REPRESENTATION IS IMPORTANT.
POSITIVE REPRESENTATION IS IMPORTANT.
I saw a post awhile ago asking ‘when you read books how do you picture the main character.’ And I always pictured them as white when the race wasn’t mentioned because that was the ‘default’. White was the norm and anything other had to be specified. That was how it was in my mind because that is how I saw it portrayed in the world.
For the majority of television programs and movies, people of colour are only depicted as minor side characters. As a plot device to move a storyline forward for the white protagonist(s). Their roles often racist and reinforcing existing negative stereotypes. They are frequently used for comedic purposes, used as a caricature. (And let’s not get started on whitewashing that’s a whole other post!).
Growing up representation on screen for me was more like ‘how many Pacific Island crime stories can I count at 7 O’Clock’. For me, it was seeing a crime reported on the news and inwardly going please don’t be a Pacific Islander/Māori. The other day at work someone broke into a bunch of cars and as I was looking through the footage, I felt this awful sinking feeling when I saw the boy and his brown skin. When my co-worker reported him to the police as ‘Pacific Island/Māori,’ I thought of the accompanying description flashing on the television as I’d seen so many times. I thought of people in their living rooms watching and saying ‘oh look another P.I./Māori crim what a surprise’.
Because when people of colour are criminals it reinforces negative stereotypes about their entire race. If it is a white man on the news that committed robbery, people don’t nod at their screens and go ‘oh white men.’ They don’t subconsciously side-eye their white male co-worker the next day. They don’t hold their bag tighter when they bypass a white male on the street. When white people are criminals, or make negative decisions, this is blamed on them personally. Their own individual circumstances – not their entire race. For people of colour every act is one that represents us entirely. And if the majority of our representation is negative, then what will our overall perception be?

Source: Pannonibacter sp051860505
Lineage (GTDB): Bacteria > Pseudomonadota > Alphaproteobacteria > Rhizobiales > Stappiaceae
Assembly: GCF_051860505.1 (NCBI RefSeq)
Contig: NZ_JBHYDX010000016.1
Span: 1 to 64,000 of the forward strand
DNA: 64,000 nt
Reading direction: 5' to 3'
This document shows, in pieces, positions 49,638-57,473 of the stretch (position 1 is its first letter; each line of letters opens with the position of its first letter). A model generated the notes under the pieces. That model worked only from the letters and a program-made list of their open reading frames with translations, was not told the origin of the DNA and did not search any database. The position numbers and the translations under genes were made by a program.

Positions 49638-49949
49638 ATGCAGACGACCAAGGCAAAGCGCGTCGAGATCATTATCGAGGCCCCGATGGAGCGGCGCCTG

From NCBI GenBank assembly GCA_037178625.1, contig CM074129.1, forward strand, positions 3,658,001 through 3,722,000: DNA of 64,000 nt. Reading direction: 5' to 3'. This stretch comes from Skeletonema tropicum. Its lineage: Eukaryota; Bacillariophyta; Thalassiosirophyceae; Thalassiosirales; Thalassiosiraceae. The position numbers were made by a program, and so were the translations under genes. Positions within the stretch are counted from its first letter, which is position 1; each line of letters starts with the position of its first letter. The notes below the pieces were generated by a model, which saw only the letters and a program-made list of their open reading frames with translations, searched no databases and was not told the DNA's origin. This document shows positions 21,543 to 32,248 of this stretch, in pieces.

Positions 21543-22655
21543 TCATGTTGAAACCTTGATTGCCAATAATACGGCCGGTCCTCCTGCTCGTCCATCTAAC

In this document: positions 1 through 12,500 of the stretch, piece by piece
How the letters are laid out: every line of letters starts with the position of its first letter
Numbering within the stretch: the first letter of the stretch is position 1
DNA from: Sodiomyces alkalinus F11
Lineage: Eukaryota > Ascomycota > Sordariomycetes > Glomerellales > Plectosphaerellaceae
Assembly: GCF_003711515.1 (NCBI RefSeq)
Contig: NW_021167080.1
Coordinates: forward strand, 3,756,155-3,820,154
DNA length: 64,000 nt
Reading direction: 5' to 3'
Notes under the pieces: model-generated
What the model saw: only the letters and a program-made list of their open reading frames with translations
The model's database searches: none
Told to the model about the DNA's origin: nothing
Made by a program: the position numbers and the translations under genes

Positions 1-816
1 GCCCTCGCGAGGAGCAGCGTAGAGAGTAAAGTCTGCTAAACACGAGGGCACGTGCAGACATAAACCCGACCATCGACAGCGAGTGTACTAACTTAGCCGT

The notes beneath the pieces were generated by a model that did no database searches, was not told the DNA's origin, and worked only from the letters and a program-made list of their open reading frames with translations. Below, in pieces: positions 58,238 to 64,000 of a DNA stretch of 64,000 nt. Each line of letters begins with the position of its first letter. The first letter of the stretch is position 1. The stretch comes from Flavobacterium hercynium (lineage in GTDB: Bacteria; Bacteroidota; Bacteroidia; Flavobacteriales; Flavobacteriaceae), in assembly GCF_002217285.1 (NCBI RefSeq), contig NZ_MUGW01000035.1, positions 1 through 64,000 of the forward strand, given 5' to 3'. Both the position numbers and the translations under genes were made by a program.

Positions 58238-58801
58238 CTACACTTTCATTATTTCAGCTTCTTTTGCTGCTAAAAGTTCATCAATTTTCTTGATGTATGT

I found this a lot at University, being singled out for the ‘minority opinion.’ In lectures and tutorials that spoke specifically about race, I felt the pressure of my answer having to somehow encompass the thoughts of every single woman of colour. Because it was not my words, not my own personal opinion, but for all of us. God forbid I say something wrong and incriminate everyone.
White people commonly make statements such as ‘I don’t see colour,’ or ‘race is a societal construction.’ That is because their skin colour is something that has rarely ever mattered. They don’t ever worry that they may lose out on a job opportunity for their race. If they don’t get it – they weren’t good enough. They don’t worry that their race will make them a less viable candidate for a rental home. They aren’t concerned that they will be racially profiled by police. They don’t worry that they won’t find a doll in a store that looks like them or their kid – they’ll find hundreds. If they need a new foundation, if they cut their finger, if they need new tights. They’ll find plenty of options to suit, plenty of brands to decide between. (Oh yes that’s another thing, ‘skin coloured’ band-aids/plasters).
The truth is, that when you say you don’t see race, you’re not combating racism – you are ignoring it. You are privileged enough (or ignorant, or both) to make this statement. Pretending colour doesn’t matter is not going to make racism disappear. Saying you’re ‘colour blind’ shuts down important conversations about race. Talking about it, educating ourselves, and being aware of even the little ‘insignificant,’ things are all vital in moving toward a more inclusive world.
I can’t wait for more positive representation of people of colour, for more diversity in all areas of life – even those that seem as insignificant as a child’s doll.
I see colour – all of it, and it’s beautiful.